The objective of this decision support synthesis was to identify and review published and grey literature and to conduct stakeholder interviews to (1) describe the distinguishing characteristics of clinical nurse specialist (CNS) and nurse practitioner (NP) role definitions and competencies relevant to Canadian contexts, (2) identify the key barriers and facilitators for the effective development and utilization of CNS and NP roles and (3) inform the development of evidence-based recommendations for the individual, organizational and system supports required to better integrate CNS and NP roles into the Canadian healthcare system and advance the delivery of nursing and patient care services in Canada. Four types of advanced practice nurses (APNs) were the focus: CNSs, primary healthcare nurse practitioners (PHCNPs), acute care nurse practitioners (ACNPs) and a blended CNS/NP role. We worked with a multidisciplinary, multijurisdictional advisory board that helped identify documents and key informant interviewees, develop interview questions and formulate implications from our findings. We included 468 published and unpublished English- and French-language papers in a scoping review of the literature. We conducted interviews in English and French with 62 Canadian and international key informants (APNs, healthcare administrators, policy makers, nursing regulators, educators, physicians and other team members). We conducted four focus groups with a total of 19 APNs, educators, administrators and policy makers. A multidisciplinary roundtable convened by the Canadian Health Services Research Foundation formulated evidence-informed policy and practice recommendations based on the synthesis findings. This paper forms the foundation for this special issue, which contains 10 papers summarizing different dimensions of our synthesis. Here, we summarize the synthesis methods and the recommendations formulated at the roundtable.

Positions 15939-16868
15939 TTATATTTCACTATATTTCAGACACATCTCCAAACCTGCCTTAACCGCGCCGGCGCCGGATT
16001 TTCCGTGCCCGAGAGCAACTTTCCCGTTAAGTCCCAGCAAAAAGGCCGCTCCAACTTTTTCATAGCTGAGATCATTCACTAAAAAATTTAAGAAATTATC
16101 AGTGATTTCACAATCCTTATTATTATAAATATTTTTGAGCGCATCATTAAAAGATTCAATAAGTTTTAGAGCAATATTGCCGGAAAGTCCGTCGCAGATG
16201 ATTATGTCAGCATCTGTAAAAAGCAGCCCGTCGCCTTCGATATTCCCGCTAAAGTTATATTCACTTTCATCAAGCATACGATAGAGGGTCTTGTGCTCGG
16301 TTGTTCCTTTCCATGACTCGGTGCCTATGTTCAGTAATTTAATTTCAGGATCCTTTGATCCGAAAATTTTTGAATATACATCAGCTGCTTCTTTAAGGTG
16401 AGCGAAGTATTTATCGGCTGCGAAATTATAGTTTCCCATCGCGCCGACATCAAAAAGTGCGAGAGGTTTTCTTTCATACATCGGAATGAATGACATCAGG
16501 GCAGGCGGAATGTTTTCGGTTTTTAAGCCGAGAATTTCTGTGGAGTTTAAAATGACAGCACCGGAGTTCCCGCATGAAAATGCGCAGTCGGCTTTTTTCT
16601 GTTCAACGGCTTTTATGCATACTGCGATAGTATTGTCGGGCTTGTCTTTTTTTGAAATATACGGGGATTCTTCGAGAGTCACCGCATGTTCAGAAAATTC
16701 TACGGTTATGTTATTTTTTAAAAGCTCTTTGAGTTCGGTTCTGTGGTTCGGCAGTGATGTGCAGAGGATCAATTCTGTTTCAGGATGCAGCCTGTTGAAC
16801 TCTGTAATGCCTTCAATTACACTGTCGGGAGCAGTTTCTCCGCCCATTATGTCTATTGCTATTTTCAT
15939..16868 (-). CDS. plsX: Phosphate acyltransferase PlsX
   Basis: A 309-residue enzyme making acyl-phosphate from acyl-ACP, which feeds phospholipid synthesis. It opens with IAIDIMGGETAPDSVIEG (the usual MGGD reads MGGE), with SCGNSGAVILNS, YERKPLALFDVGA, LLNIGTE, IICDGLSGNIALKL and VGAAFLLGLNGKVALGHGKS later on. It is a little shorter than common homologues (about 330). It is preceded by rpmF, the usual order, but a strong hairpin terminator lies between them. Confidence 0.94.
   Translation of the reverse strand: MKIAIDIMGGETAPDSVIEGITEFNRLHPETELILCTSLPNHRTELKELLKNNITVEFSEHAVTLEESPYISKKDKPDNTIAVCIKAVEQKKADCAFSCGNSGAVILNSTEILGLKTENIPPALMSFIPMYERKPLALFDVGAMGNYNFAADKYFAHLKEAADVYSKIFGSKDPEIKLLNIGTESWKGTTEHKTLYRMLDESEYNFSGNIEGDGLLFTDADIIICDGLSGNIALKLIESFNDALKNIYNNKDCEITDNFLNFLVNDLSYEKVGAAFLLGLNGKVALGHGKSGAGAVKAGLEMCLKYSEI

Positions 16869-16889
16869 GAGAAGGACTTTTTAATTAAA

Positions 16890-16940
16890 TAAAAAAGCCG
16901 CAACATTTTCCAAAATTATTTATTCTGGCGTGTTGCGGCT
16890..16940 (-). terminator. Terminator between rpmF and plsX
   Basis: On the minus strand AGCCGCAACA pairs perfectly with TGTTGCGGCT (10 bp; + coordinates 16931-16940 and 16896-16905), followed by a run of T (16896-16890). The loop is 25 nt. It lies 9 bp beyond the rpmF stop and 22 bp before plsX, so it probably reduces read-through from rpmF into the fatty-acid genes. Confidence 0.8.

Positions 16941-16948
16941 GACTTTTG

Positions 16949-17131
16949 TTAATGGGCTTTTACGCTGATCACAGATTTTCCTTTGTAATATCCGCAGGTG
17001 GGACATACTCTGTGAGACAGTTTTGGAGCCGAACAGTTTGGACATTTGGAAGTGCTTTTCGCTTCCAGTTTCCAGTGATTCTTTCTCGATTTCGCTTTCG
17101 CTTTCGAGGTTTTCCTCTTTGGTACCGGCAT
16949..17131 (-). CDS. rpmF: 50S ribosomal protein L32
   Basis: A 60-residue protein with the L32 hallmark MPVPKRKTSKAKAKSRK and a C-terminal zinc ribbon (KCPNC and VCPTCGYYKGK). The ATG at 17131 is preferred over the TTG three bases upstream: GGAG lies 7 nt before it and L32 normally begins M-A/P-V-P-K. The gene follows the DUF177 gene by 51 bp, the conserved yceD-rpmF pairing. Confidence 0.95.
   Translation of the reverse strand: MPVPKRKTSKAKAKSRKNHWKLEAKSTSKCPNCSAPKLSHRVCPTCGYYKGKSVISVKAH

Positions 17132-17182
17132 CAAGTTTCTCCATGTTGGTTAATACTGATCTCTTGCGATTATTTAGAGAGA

School of Nursing and Department of Oncology, McMaster University, CHSRF/CIHR Program in Advanced Practice Nursing, Canadian Centre of Excellence in Oncology Advanced Practice Nursing at the Juravinski Cancer Centre, Hamilton, ON.